According to a report on a survey just released by the Mellon Foundation, the Association of Art Museum Directors, and the American Alliance of Museums, approximately 60 percent of the staff positions at U.S. museums are filled by women. This gender diversity extends up and even expands through the curatorial, conservation, and education roles often seen as pipelines to top leadership positions. Ethnic minorities, on the other hand, were found to fill only 28 percent of staff positions, and those minorities were dominant only in janitorial and security positions.

In some of these reports, the strategies for increasing diversity were reported to be largely lackluster, especially where racial diversity was concerned. That is why we are approaching this joint YNPN/NPQ project with the hope that new ideas and insights will incite new action. From the call for papers:

Over the past few years, it has become clear that many young leaders think, analyze, strategize, and act differently than older leaders around issues of equity, diversity and inclusion. Those differences need to be surfaced and understood in personal, organizational and political ways. In fact, our lived experiences are the result not just of our race, gender, sexual orientation, immigration status, class, age or work status, but the result of the dynamic and sometimes conflicting experiences of the intersection of these identities in our lives and work.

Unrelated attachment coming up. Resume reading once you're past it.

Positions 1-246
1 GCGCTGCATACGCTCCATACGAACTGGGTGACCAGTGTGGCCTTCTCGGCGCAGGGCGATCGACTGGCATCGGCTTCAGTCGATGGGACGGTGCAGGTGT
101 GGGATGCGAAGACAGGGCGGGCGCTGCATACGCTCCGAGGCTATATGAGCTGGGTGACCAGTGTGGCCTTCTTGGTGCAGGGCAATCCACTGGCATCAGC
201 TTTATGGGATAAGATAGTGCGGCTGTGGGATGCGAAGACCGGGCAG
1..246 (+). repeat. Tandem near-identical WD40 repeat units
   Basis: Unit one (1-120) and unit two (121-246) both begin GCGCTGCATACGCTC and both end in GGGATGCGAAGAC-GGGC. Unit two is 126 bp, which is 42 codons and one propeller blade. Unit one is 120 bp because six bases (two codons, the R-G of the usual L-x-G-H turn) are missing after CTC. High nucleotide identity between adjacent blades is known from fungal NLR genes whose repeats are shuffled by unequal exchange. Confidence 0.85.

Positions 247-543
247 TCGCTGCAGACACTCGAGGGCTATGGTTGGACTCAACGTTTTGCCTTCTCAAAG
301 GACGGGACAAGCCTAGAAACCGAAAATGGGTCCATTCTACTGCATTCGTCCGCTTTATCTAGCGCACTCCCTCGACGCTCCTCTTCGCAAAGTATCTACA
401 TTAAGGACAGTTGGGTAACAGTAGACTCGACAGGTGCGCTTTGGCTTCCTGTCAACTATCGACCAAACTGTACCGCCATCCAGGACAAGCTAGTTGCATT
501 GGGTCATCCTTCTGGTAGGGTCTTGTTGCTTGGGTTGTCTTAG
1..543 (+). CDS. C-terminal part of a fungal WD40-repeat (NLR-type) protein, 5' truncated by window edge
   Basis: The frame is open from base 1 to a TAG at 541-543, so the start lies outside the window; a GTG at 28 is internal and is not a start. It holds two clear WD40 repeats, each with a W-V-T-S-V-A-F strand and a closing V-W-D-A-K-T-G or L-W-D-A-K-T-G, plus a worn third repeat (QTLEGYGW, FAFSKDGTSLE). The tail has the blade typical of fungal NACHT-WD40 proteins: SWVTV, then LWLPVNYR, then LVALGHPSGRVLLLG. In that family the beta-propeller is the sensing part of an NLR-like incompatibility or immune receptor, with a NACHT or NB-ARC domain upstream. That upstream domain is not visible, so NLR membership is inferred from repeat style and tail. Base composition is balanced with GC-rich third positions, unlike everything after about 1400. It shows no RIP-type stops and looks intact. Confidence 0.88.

Recognizing that this moment in time is marked by an increased attention to those dynamics and an increased openness to understanding them newly, the Young Nonprofit Professionals Network and the Nonprofit Quarterly are collaborating on a series of articles that explore issues of equity, diversity, and inclusion from the perspectives of younger leaders in communities and organizations.

You can access the full call here. Meanwhile, GuideStar has a research project going with the D5 Coalition on diversity in the sector and it needs your support.